She has since garnered support from an unlikely source: Cliff Stricklin, the lead prosecutor in the Nacchio trial.
"Ms. Szeliga fully accepted responsibility for her wrongdoing and worked incredibly hard to correct her mistake," said Stricklin, now a partner with Bryan Cave HRO. "She provided complete and truthful testimony in a matter that was important to the community and did so with poise and dignity."
Although he took over the Nacchio prosecution after Szeliga's criminal case had been resolved, Stricklin said he got to know her "personally and developed a tremendous amount of respect for how she handled a difficult situation."
"Everyone makes mistakes, and
while some mistakes carry harsher consequences than others, not
everyone works to set things right like Ms. Szeliga did,"
Stricklin said. "People like her deserve a second chance to use
their talents to make
Szeliga left Qwest in 2003, taking away a couple of lessons from her time at the company.
"I realized that I wasn't serving the company or myself when I was out of balance and not working well," said Szeliga, who described herself as a workaholic while at Qwest. "When you put your head down and you work too much, you lose perspective."
The other lesson deals with making sure her values aligned with the organization's."I didn't see eye to eye on a number of issues, and I learned from that that I need to follow my gut and my intuition and believe in myself, so that I can hold firm to my own beliefs and my own values," she said.
That may help explain her line of work since the end of the legal turmoil.
"I spent four years working with Big Brothers Big Sisters of Colorado in the nonprofit sector, and it was really rewarding for me," Szeliga said. "I could use my business skills to serve the community and the children in the community who needed support in their life."
Today, she lives in the
"I really find that I'm drawn to people in transition because I've made a lot of transitions in my life," Szeliga said. "I find it a very rewarding experience to be able to help people through that."
If Szeliga was among the hardest hit from the Qwest fallout, the company's former general counsel Drake Tempest may sit on the other end of the spectrum.
He was never charged with a crime.
That fact may have surprised even Nacchio, who often commuted
with Tempest by private jet from the East Coast to
"Tempest knew exactly what Nacchio knew," Nacchio's attorneys wrote in a court filing after his conviction. "Yet Tempest never closed the trading window, never advised the company to change its public disclosures and, as far as the evidence showed, never told insiders not to trade."
A jury found Nacchio guilty of selling $52 million in Qwest stock based on private information about the company's deteriorating financial condition. Nacchio had maintained that the sales were proper because he believed at the time that Qwest's future was bright.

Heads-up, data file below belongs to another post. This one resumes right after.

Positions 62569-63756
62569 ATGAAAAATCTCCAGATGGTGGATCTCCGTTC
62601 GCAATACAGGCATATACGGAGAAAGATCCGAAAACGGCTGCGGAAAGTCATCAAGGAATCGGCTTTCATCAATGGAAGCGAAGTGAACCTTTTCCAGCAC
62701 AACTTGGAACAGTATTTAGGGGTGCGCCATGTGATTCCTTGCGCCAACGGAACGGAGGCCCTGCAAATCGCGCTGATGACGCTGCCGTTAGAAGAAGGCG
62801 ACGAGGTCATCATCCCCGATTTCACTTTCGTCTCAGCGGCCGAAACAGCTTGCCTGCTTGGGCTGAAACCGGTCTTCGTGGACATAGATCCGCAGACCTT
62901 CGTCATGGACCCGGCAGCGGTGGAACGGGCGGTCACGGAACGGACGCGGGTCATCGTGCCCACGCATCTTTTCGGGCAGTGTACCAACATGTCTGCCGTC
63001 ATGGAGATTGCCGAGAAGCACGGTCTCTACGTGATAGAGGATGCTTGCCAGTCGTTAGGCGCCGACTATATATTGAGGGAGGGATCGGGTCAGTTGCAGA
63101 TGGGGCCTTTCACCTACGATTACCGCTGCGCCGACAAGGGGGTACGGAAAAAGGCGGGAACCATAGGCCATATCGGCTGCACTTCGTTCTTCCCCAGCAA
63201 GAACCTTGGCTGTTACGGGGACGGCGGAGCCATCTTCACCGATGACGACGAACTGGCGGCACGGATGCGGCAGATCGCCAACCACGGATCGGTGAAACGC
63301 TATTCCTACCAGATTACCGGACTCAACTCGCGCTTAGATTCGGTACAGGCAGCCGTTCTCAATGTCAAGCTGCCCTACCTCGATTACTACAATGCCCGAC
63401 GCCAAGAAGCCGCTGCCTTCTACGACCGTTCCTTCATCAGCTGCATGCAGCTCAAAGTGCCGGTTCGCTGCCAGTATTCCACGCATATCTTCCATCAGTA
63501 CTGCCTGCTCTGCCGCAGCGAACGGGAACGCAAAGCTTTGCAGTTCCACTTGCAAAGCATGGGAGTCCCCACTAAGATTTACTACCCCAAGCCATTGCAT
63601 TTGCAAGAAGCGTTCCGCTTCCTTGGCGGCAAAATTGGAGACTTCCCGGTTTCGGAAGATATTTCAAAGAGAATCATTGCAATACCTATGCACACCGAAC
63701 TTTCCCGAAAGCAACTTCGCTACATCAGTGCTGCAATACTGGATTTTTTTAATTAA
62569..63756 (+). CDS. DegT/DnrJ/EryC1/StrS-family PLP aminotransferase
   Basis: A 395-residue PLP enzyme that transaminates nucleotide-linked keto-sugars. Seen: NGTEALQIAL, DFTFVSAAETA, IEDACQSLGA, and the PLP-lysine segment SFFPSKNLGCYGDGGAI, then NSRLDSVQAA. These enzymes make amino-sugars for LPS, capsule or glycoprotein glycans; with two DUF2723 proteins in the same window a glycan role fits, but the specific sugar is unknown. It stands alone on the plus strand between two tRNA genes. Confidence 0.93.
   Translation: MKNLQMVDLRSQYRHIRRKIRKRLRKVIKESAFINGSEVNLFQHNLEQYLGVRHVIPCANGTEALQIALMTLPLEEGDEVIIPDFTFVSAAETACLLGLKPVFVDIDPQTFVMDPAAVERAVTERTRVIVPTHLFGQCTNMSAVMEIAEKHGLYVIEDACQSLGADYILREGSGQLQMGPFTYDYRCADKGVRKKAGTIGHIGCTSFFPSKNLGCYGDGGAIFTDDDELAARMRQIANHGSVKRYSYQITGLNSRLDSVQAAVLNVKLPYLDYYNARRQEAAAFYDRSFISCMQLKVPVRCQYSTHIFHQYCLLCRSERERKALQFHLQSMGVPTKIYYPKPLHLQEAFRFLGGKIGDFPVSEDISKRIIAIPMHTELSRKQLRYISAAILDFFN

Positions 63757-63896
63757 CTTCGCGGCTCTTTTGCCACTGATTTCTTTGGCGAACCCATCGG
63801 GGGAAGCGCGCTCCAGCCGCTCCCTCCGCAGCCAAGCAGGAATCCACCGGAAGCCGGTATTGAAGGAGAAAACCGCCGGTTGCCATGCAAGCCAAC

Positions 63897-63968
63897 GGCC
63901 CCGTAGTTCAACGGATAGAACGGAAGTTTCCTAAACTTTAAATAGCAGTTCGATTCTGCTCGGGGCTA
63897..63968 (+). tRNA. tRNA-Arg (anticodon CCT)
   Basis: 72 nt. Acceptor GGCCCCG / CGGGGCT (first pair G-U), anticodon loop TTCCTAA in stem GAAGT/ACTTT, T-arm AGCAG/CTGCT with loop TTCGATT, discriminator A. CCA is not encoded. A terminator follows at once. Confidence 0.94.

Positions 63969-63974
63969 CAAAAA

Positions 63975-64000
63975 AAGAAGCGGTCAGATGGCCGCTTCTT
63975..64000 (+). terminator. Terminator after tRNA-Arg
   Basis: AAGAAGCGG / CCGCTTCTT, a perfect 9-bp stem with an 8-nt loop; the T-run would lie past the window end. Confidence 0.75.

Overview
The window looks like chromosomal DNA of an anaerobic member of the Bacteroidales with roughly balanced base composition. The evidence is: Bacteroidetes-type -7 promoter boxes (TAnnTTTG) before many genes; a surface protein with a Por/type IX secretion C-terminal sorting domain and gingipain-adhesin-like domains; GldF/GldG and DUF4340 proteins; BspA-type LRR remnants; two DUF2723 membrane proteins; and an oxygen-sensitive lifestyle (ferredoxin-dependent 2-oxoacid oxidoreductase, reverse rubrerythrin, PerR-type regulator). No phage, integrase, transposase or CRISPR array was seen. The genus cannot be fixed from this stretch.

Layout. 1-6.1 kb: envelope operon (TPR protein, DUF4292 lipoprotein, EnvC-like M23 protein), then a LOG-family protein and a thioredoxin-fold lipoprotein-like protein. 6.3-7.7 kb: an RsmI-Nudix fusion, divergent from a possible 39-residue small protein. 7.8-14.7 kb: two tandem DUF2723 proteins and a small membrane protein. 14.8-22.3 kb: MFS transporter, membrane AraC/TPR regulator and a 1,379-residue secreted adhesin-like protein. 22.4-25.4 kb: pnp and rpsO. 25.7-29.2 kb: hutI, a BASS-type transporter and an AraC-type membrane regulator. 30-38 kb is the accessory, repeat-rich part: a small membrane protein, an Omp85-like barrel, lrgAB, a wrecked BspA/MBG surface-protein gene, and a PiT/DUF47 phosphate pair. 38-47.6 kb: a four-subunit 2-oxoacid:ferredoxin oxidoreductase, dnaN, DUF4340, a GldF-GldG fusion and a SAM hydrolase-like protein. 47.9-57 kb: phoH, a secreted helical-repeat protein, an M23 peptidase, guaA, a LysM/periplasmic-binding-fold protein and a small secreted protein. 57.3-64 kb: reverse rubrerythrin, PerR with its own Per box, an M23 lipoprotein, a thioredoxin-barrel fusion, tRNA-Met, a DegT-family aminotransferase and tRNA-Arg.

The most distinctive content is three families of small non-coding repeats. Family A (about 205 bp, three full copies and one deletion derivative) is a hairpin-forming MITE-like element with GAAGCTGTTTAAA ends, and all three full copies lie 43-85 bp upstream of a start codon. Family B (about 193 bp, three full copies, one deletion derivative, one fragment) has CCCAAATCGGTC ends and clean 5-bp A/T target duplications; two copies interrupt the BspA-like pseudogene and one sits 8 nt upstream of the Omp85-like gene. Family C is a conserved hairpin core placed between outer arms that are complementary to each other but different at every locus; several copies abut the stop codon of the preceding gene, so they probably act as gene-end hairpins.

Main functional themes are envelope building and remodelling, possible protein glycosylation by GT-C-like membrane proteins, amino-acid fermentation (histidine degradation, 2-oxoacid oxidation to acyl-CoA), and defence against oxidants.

He paid nearly $64 million in fines and forfeitures and was sentenced to 70 months in prison. He was moved to a Brooklyn-based halfway house program in late March after about four years behind bars.
Tempest worked for Qwest from 1997
to 2002. In 2008, he joined Dechert's
"I don't have anything to say," Tempest said in April when reached on his office line.
Beth Huffman, a spokeswoman for the law firm, said last week that Tempest is no longer with the company.Former CFO Robert Woodruff was the last executive to settle the SEC lawsuit, agreeing to pay $2.6 million in 2012 without admitting or denying guilt. He garnered nearly $50 million in profit from selling Qwest stock.
His attorneys said last year that Woodruff "is happy to put this matter behind him." They and Woodruff didn't return calls seeking comment for this article.
Lew Wilks, who worked as a top
strategy officer for Qwest from 1997 to 2001, now serves as
managing partner at Bright Peaks Venture Capital in
Wilks wasn't included in the SEC's sweeping fraud suit. He did not return phone calls seeking comment.
Stephen Jacobsen, viewed at one time as Nacchio's protégé, also sold tens of millions in Qwest stock before leaving the company in 2001 as executive vice president of global business markets. Like Wilks, he wasn't part of the SEC suit.
In 2007, Jacobsen sold his
Former Qwest president Afshin Mohebbi was Nacchio's No. 2, working for the company from 1999 to 2002. He never sold any Qwest shares, but he was named in the SEC suit. A judge dismissed the case against Mohebbi in 2011.
He now serves as an advisor for private investment firm TPG Growth. His attorney, Paul Grand, said the SEC case stalled Mohebbi's life for eight years.
"His life was obviously very negatively affected by the pendency of this lawsuit," Grand said, "and it was pending for a very, very long time until the judge realized there was nothing to it."Andy Vuong : 303-954-1209, email@example.com